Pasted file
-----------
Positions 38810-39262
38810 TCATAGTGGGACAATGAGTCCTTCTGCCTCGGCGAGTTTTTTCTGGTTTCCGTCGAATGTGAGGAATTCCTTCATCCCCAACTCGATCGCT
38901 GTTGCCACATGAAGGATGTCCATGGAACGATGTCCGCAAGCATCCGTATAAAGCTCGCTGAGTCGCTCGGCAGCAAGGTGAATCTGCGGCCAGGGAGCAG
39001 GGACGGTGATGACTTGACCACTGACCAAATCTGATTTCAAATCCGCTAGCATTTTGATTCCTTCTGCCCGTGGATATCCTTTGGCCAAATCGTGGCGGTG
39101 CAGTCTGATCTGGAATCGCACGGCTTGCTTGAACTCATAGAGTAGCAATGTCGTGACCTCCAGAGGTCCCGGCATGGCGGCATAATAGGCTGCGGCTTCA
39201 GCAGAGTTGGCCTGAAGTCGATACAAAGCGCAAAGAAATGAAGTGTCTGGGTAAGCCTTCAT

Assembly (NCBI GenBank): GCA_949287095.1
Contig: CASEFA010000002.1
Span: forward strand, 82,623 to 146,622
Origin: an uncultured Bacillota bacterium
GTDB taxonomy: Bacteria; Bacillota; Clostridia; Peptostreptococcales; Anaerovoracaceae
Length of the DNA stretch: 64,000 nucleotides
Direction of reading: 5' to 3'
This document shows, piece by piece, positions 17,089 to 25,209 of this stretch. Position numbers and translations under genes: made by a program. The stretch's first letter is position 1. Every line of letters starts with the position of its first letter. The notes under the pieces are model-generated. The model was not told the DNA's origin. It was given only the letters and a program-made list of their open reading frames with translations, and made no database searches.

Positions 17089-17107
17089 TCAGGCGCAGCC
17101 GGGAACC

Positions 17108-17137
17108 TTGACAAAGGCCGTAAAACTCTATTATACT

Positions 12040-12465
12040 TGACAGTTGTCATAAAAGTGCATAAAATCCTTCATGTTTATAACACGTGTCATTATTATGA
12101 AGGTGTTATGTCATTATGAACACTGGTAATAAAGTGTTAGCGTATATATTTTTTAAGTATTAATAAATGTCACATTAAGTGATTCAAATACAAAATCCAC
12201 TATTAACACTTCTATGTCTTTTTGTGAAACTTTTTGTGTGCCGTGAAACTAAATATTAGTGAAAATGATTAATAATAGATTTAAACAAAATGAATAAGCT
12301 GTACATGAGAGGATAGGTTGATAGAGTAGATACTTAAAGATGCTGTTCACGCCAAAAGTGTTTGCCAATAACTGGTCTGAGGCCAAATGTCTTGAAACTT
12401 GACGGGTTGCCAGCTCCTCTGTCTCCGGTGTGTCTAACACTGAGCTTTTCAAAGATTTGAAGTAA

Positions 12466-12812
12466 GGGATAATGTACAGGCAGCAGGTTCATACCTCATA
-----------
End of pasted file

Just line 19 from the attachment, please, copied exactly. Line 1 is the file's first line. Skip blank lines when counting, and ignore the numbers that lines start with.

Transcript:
17108 TTGACAAAGGCCGTAAAACTCTATTATACT